In 2012, JCPenney made a fateful decision. Rather than price items at higher prices and then mark them down with discounts over time, they chose to price items at discounted prices right from the start. If a lamp were initially priced at $50 but would eventually get discounted to $20, why waste everyone’s time with a waiting game? Why not just list the lamp at $20 right from the start?
The assumption was that the American public would understand that they were getting real bargains without the cat-and-mouse game of multiple discounts. They would rush to buy items immediately after they were placed on shelves.
As it turned out, JCPenney had misread their public. Buyers did not understand what they were trying to do. Consumers sat back and waited for items to be discounted, as this is how they had always interacted with the store.
The stores learned that psychology plays a central role for American buyers. People will buy products they might not usually consider so long as they feel they are saving money. Rather than give them that low price right away, stores are better served by quoting high prices and slashing them multiple times. It is an illusion, but it is one that ensures profit from the American market.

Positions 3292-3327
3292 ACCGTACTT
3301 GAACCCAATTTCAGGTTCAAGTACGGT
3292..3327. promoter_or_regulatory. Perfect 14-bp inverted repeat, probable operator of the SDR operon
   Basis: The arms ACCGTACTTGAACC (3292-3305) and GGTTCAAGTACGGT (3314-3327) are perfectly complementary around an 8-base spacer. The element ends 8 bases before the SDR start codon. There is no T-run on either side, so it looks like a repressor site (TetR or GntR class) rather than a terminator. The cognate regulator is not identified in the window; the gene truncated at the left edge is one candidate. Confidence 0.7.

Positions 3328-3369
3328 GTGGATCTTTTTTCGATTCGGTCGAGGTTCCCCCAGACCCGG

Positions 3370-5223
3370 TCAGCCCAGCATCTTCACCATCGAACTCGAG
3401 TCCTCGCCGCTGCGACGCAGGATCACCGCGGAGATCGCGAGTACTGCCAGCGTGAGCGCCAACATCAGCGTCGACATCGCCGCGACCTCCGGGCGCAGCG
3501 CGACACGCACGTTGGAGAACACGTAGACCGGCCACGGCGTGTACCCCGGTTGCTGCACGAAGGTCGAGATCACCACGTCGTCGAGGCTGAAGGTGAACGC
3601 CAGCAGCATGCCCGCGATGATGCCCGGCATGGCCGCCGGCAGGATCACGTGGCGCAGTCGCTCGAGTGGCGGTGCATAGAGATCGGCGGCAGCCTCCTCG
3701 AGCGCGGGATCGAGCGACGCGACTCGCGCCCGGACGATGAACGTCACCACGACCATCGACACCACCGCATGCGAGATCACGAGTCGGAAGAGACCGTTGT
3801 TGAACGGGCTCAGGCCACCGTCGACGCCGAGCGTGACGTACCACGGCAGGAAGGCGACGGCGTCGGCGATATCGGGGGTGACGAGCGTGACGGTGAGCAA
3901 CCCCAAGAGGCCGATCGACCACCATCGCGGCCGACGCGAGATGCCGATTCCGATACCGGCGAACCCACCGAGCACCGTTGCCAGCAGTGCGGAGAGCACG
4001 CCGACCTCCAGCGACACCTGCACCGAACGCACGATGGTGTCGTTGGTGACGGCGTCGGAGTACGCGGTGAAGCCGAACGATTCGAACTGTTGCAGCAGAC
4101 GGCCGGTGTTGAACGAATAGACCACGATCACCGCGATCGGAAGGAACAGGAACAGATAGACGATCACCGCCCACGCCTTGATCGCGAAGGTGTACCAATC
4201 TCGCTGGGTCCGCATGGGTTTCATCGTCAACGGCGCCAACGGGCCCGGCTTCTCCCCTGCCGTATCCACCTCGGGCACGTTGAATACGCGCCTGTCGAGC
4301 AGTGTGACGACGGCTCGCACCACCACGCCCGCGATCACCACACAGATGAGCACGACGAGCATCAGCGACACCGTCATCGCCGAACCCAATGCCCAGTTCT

JCPenney is not alone in making an unprofitable decision. There are numerous examples of companies that have made decisions that have driven them into bankruptcy. Big or small, businesses lose billions every year because of the quality of the decisions that they make.
American buyers are not unique in this respect. A lot of businesses in the UK have suffered from poor decision-making.
At the turn of the century, the national postal service Royal Mail chose to rebrand itself and settled on the name Consignia. The public was bemused but befuddled, as the household name had become synonymous with the government, the royal family and, therefore, patriotism. The national media hated this. The business lost £1.5 million on rebranding and eventually dropped the idea, costing another £1 billion to revert to Royal Mail.
Decca records is another example of a British business making a decision they would regret. They rejected the Beatles, claiming that “groups were out.” They signed instead with EMI and went on to become Britain’s best-selling act of all time.
Why is good decision-making important?